Facing concerns from moderate Blue Dog Democrats about the cost of the measure, a House deal came due to several agreements:
Negotiators agreed to lower the cost of bill by $100 billion over 10 years, bringing the House bill below the $1 trillion mark.
They agreed to increase the number of small businesses who are exempt from the requirement to provide health insurance to employees.
They also softened the contentious public option, creating a government health insurance program that competes on equal terms with private insurance.
If a measure is passed by the House Energy and Commerce panel, Pelosi would next need to merge the three House bills together.
Wednesday, Rep. Mike Ross, D-Ark., leader of the the Blue Dog group that has been blocking progress on the bill, said the agreement addresses the group's concerns.
But while a deal has been struck with four of the seven moderate Democrats on the House Energy and Commerce Committee who originally objected to the bill, the rest of the Blue Dogs are withholding judgment.
"Many Blue Dogs remain concerned with various aspects of the bill draft," Blue Dog co-chair Rep. Stephanie Herseth Sandlin, D-S.D., said in a statement released late Wednesday. "The 52-member Blue Dog Coalition has not taken a group position on the draft health care legislation that is working through the committee process. Today's announcement signifies that the committee process is moving forward. The committee will work its will, but the broader coalition has not ratified any agreements related to the draft legislation."
Today on ABCNews.com's "Top Line," House Majority Whip James Clyburn predicted the House Energy and Commerce Committee would pass a bill this week, but he added, "We have absolutely no idea" if the concessions negotiated into that bill by the Blue Dogs would survive in a final product.
The other two House panels with purview over aspects of health care reform effort have completed their work. The Ways and Means Committee finished its markup a couple of weeks ago, followed by the House Education and Labor Committee.
Clyburn added, "If you get these three committees working in concert with each other, we go out there next month with this bill coming out of all three committees, we've then got one bill to go out to the public that says, 'This is what the Democrats are offering you. We're offering you a change from your current situation.'"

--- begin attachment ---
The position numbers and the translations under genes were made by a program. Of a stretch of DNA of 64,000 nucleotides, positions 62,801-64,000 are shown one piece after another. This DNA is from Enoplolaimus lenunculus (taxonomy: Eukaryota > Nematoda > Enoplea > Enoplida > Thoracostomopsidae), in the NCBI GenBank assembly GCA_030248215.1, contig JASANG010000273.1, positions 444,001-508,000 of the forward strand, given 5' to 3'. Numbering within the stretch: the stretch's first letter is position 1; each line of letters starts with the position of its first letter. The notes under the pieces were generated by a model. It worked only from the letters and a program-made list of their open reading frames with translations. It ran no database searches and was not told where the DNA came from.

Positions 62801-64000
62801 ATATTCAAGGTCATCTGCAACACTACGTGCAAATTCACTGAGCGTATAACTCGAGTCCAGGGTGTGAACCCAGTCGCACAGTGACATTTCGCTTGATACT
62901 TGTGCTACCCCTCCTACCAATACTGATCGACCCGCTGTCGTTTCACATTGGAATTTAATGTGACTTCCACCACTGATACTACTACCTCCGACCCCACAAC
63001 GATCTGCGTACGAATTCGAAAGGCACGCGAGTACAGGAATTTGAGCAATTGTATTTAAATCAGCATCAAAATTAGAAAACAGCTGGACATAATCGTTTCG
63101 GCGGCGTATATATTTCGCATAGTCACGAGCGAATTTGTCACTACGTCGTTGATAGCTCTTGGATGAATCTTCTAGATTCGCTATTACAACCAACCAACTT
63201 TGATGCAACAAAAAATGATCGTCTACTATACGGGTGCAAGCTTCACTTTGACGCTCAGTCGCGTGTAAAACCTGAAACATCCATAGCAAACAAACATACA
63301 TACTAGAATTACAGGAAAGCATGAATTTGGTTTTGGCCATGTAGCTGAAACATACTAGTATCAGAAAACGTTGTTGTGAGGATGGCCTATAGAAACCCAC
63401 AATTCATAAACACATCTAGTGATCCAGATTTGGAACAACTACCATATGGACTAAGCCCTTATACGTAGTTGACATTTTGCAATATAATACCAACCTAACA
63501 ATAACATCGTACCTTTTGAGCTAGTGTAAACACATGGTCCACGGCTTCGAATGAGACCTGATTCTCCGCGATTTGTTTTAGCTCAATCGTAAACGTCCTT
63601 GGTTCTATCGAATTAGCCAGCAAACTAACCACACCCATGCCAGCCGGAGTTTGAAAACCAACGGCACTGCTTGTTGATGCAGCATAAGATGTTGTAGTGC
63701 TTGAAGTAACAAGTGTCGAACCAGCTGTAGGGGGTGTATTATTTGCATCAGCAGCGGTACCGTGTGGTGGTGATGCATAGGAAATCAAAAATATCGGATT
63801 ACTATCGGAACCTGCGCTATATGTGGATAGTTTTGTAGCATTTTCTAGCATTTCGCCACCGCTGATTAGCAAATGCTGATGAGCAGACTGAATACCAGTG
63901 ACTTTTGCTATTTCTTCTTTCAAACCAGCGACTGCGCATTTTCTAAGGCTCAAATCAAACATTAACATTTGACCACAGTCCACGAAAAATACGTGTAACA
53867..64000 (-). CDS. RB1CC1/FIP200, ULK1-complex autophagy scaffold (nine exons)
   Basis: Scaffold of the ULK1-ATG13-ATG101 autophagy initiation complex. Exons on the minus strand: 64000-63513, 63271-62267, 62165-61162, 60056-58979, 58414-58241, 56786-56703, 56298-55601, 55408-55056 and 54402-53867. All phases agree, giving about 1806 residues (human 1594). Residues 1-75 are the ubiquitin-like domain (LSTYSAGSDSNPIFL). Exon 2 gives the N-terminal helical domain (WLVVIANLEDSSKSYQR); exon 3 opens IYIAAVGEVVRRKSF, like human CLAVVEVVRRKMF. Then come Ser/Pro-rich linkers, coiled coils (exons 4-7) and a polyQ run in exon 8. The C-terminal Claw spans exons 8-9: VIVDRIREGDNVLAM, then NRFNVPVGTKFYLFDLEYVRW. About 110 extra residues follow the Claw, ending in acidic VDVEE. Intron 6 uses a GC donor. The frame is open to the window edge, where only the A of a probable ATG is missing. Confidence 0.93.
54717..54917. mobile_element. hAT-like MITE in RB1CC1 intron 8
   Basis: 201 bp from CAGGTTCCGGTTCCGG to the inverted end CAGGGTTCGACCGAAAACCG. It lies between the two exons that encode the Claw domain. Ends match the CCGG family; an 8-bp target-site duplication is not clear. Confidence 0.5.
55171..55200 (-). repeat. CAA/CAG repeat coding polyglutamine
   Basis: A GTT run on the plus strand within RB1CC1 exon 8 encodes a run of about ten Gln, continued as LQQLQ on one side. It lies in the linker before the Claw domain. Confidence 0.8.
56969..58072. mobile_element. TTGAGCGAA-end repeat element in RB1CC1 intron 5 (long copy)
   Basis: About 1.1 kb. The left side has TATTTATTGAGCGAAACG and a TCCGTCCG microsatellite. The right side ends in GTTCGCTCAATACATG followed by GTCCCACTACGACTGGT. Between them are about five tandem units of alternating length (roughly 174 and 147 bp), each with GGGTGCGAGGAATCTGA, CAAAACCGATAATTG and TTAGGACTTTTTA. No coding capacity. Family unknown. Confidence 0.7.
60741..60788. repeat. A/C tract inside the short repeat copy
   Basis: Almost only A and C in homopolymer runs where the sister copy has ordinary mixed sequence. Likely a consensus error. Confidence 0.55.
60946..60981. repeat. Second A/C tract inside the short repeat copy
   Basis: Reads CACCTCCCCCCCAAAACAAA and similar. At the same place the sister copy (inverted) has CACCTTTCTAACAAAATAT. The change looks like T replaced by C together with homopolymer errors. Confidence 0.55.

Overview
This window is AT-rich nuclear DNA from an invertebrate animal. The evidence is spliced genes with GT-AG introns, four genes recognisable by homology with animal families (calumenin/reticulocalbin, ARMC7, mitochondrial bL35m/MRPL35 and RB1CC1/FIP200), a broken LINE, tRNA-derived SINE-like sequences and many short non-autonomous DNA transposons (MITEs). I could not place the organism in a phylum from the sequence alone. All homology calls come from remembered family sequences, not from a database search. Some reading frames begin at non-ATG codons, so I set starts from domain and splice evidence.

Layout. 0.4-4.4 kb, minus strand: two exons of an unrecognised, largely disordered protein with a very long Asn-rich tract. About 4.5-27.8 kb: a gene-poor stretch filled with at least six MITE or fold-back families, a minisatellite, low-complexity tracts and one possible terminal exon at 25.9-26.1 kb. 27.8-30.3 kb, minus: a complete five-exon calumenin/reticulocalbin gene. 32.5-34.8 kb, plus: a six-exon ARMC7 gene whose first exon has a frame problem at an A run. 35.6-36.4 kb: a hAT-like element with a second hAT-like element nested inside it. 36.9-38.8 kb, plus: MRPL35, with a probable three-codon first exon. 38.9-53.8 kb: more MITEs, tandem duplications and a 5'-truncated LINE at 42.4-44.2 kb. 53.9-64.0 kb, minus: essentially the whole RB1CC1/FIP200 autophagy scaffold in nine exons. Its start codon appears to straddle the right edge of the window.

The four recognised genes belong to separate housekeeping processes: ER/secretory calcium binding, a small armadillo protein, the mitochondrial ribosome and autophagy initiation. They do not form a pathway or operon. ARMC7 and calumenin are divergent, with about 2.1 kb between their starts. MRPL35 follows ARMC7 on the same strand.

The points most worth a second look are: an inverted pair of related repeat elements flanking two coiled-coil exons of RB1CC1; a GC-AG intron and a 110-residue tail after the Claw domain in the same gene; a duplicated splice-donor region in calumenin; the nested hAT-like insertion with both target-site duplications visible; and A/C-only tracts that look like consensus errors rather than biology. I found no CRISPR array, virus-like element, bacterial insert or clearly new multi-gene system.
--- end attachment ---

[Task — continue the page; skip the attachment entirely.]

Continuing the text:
Read more opinions on health care reform from lawmakers and others on ABCNew.com's "The Note".
Rep. Tom Price, R. Ga., Talks GOP Proposals (July 28, 2009)
What Clergy Members Think (July 28, 2009)
What The Health Insurance Industry Thinks (July 27, 2009)
What The Chamber of Commerce Thinks (July 27, 2009)
Former President Bill Clinton Weighs In (July 27, 2009)
On Wednesday, Sen. Finance Committee chairman Max Baucus, D-Mont., saw the cost analysis of the panel's bill as a good sign. The plan was predicted to cost less than $900 billion and lead to reductions in the deficit within 10 years.
After the Wednesday meeting, Baucus added that negotiators had reached a tentative agreement on another outstanding issue that he would not identify.
He qualified agreement on that issue as "big T for tentative."
But no deal yet. One of the six senators negotiating the Finance Committee bill was asked if the committee could wrap up its work by the end of next week when the Senate plans to recess for the remainder of the summer.
"It's possible, but extremely challenging," said Sen. Kent Conrad, D-N.D.
Sen. Mike Enzi, R-Wyo., who dismissed the idea of a breakthrough Wednesday, further said he wouldn't agree to a deal unless he had a commitment from Reid, Pelosi, and the White House not to undue those agreements in subsequent negotiations.
Reid's hope was that he'd have committee-passed bills in hand to merge over the August recess.
The other Senate panel with jurisdiction over parts of the chamber's measure has already approved its proposal.
Read more about what other senators think on ABCNews.com's "The Note".
Sen. Ron Wyden, D-Ore., Sounds Off (July 29, 2009)
Senate Finance Committee Warns They're Not There Yet (July 29, 2009)
Sen. John Kerry: We're 80 Percent There (July 28, 2009)
Sens. Olympia Snowe and Max Baucus Talk Details (July 27, 2009)
Read how Sen. Ted Kennedy's absence has altered the debate (July 27, 2009)
ABC News' Lindsey Ellerson, Jonathan Karl, John Hendren, Jake Tapper, Karen Travers, Rick Klein, Yunji de Nies, Theresa Cook and Huma Khan contributed to this report.